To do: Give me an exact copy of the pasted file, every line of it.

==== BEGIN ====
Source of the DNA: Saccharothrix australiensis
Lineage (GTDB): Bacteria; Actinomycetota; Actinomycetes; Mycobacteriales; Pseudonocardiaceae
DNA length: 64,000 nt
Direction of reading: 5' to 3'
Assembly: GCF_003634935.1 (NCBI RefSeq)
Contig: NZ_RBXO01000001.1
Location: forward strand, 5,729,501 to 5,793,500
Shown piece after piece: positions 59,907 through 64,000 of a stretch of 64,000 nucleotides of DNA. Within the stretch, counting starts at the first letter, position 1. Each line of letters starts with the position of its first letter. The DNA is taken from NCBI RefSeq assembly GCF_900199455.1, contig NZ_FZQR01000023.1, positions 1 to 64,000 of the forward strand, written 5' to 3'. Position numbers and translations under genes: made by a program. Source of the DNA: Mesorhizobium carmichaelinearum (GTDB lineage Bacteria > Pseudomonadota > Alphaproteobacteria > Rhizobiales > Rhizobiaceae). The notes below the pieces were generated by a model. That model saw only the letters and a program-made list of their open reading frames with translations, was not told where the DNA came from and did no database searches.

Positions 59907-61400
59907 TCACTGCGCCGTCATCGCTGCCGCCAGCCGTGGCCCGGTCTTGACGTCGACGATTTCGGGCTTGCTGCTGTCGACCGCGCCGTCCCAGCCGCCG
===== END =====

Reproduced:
Source of the DNA: Saccharothrix australiensis
Lineage (GTDB): Bacteria; Actinomycetota; Actinomycetes; Mycobacteriales; Pseudonocardiaceae
DNA length: 64,000 nt
Direction of reading: 5' to 3'
Assembly: GCF_003634935.1 (NCBI RefSeq)
Contig: NZ_RBXO01000001.1
Location: forward strand, 5,729,501 to 5,793,500
Shown piece after piece: positions 59,907 through 64,000 of a stretch of 64,000 nucleotides of DNA. Within the stretch, counting starts at the first letter, position 1. Each line of letters starts with the position of its first letter. The DNA is taken from NCBI RefSeq assembly GCF_900199455.1, contig NZ_FZQR01000023.1, positions 1 to 64,000 of the forward strand, written 5' to 3'. Position numbers and translations under genes: made by a program. Source of the DNA: Mesorhizobium carmichaelinearum (GTDB lineage Bacteria > Pseudomonadota > Alphaproteobacteria > Rhizobiales > Rhizobiaceae). The notes below the pieces were generated by a model. That model saw only the letters and a program-made list of their open reading frames with translations, was not told where the DNA came from and did no database searches.

Positions 59907-61400
59907 TCACTGCGCCGTCATCGCTGCCGCCAGCCGTGGCCCGGTCTTGACGTCGACGATTTCGGGCTTGCTGCTGTCGACCGCGCCGTCCCAGCCGCCG